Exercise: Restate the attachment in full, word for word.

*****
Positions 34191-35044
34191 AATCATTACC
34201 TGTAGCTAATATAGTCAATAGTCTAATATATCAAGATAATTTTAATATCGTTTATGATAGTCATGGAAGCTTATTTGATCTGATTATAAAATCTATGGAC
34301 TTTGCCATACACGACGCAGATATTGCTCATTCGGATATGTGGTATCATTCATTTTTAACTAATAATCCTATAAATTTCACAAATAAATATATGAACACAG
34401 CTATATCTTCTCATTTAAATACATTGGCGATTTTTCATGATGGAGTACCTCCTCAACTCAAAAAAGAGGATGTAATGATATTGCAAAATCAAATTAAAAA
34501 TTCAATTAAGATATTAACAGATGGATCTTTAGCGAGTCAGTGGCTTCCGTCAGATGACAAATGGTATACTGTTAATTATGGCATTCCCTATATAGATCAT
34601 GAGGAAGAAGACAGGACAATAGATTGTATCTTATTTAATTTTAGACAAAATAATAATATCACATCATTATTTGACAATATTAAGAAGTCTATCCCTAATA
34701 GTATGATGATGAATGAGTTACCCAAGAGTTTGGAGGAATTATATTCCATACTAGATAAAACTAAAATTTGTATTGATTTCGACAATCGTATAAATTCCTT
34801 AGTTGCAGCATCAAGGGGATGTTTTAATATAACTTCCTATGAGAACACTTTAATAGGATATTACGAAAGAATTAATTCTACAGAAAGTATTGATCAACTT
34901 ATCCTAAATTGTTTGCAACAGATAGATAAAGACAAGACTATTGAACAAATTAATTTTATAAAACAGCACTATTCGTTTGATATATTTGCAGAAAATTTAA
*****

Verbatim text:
Positions 34191-35044
34191 AATCATTACC
34201 TGTAGCTAATATAGTCAATAGTCTAATATATCAAGATAATTTTAATATCGTTTATGATAGTCATGGAAGCTTATTTGATCTGATTATAAAATCTATGGAC
34301 TTTGCCATACACGACGCAGATATTGCTCATTCGGATATGTGGTATCATTCATTTTTAACTAATAATCCTATAAATTTCACAAATAAATATATGAACACAG
34401 CTATATCTTCTCATTTAAATACATTGGCGATTTTTCATGATGGAGTACCTCCTCAACTCAAAAAAGAGGATGTAATGATATTGCAAAATCAAATTAAAAA
34501 TTCAATTAAGATATTAACAGATGGATCTTTAGCGAGTCAGTGGCTTCCGTCAGATGACAAATGGTATACTGTTAATTATGGCATTCCCTATATAGATCAT
34601 GAGGAAGAAGACAGGACAATAGATTGTATCTTATTTAATTTTAGACAAAATAATAATATCACATCATTATTTGACAATATTAAGAAGTCTATCCCTAATA
34701 GTATGATGATGAATGAGTTACCCAAGAGTTTGGAGGAATTATATTCCATACTAGATAAAACTAAAATTTGTATTGATTTCGACAATCGTATAAATTCCTT
34801 AGTTGCAGCATCAAGGGGATGTTTTAATATAACTTCCTATGAGAACACTTTAATAGGATATTACGAAAGAATTAATTCTACAGAAAGTATTGATCAACTT
34901 ATCCTAAATTGTTTGCAACAGATAGATAAAGACAAGACTATTGAACAAATTAATTTTATAAAACAGCACTATTCGTTTGATATATTTGCAGAAAATTTAA